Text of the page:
It is well-known that star-free regular expressions, which are defined by the grammar
$r::= a \mid r \cdot r \mid r \cup r \mid \neg r \mid \varepsilon \mid \emptyset$
where $a$ belongs to a finite alphabet $\Sigma$ and $\varepsilon$ is the empty string, have their language-emptiness problem which is non-elementary (more precisely, tower-complete), being negation the "difficult case".
However, what can we say about the same problem for this kind of regular expressions?
$r::= a \mid r \cdot \Sigma^+ \mid \Sigma^+\cdot r \mid r \cup r \mid \neg r \mid\varepsilon \mid \emptyset$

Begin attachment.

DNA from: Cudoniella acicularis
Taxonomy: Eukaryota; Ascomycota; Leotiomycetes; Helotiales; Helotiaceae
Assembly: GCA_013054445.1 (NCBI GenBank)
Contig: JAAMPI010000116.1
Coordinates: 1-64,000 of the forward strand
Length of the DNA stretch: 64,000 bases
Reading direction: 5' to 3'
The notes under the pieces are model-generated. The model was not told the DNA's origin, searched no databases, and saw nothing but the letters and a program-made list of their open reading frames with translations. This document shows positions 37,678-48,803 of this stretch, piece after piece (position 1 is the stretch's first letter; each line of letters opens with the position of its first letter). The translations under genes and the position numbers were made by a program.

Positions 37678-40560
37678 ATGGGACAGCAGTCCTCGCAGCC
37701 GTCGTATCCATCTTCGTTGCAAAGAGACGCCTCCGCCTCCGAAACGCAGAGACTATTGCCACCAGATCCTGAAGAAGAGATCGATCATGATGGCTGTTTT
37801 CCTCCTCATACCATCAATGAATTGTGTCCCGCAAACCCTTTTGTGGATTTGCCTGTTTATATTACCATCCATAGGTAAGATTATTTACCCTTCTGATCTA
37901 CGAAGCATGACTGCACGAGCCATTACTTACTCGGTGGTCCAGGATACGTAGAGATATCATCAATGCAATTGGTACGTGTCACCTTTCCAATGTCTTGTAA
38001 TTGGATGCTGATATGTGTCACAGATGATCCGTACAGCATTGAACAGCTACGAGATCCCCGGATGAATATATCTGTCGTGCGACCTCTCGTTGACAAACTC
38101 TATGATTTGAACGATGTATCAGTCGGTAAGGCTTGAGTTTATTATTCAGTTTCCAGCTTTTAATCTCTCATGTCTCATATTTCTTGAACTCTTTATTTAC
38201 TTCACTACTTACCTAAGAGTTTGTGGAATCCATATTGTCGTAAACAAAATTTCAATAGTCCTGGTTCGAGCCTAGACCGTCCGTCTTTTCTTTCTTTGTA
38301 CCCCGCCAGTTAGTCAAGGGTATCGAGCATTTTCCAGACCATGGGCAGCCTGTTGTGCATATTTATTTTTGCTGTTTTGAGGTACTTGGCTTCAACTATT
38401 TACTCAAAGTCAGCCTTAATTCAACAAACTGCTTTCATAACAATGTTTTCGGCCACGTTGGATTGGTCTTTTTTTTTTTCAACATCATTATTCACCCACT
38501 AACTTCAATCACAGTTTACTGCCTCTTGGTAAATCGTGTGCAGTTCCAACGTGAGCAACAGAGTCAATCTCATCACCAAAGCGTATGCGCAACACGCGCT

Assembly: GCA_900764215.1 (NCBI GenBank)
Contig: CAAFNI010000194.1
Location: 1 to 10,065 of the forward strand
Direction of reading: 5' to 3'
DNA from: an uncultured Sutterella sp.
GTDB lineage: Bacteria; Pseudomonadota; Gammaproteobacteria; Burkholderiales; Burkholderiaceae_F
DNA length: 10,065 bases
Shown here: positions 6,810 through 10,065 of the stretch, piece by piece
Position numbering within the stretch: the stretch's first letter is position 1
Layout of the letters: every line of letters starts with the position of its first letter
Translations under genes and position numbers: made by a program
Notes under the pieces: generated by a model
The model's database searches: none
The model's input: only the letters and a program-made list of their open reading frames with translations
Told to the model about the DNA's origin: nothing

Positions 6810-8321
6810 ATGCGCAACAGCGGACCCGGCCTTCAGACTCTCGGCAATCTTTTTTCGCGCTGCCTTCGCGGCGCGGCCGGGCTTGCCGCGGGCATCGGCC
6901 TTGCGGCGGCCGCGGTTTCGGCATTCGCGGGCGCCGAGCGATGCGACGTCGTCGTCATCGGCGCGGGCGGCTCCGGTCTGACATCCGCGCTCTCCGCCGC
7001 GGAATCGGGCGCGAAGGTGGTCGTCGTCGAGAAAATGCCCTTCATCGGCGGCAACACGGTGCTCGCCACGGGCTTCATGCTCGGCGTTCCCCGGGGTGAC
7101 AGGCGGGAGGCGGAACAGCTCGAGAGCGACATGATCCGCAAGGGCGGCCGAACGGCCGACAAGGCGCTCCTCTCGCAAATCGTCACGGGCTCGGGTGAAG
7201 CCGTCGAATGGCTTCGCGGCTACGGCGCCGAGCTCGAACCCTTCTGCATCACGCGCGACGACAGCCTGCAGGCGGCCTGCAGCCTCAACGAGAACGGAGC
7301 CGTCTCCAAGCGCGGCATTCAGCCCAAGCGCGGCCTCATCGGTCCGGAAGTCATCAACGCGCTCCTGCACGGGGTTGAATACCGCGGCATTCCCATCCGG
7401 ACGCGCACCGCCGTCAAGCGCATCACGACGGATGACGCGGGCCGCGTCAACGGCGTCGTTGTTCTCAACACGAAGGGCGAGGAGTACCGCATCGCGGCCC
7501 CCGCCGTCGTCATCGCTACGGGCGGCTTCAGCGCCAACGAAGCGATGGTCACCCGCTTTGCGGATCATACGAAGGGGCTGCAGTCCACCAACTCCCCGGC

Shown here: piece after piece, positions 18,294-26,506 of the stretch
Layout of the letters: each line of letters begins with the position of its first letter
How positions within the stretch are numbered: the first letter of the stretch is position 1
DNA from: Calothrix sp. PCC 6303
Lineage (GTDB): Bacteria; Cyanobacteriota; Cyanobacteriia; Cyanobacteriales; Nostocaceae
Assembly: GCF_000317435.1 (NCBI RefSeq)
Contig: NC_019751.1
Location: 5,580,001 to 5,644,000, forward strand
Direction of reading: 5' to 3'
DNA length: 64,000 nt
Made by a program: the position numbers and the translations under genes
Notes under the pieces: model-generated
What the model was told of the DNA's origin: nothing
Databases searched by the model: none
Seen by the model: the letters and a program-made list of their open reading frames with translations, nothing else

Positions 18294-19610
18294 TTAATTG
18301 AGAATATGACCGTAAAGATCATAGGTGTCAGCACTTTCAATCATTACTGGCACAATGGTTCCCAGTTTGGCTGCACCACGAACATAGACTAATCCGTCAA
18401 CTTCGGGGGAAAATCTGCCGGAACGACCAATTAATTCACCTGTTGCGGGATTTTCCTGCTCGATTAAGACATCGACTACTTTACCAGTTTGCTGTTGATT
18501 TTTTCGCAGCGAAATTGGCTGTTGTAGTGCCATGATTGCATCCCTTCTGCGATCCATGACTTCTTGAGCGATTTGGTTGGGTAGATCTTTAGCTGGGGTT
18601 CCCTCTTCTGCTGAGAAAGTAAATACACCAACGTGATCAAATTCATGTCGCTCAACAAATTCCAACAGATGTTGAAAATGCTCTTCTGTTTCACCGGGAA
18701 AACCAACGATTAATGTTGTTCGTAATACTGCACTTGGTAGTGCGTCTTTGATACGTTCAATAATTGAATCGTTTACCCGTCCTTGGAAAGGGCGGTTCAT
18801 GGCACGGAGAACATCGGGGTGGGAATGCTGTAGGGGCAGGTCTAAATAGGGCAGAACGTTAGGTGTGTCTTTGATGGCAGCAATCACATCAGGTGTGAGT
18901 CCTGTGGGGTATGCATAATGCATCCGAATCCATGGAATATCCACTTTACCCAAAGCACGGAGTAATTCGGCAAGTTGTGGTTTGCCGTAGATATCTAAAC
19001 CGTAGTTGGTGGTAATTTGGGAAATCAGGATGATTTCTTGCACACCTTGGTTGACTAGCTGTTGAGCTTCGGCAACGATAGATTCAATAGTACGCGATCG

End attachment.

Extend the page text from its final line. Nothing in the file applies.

Here, we still have negation, and still no Kleene star, as $\Sigma^+$ can be "rewritten" as $\neg(\emptyset \cup \varepsilon)$, but concatenation is weakened: in fact, $r \cdot \Sigma^+$ and $\Sigma^+\cdot r$ represent right-/left-extensions of $r$ with any (non-empty) string.
Does anybody know the complexity of this problem? Is it elementary? Do you know similar problems/connected literature? Thanks.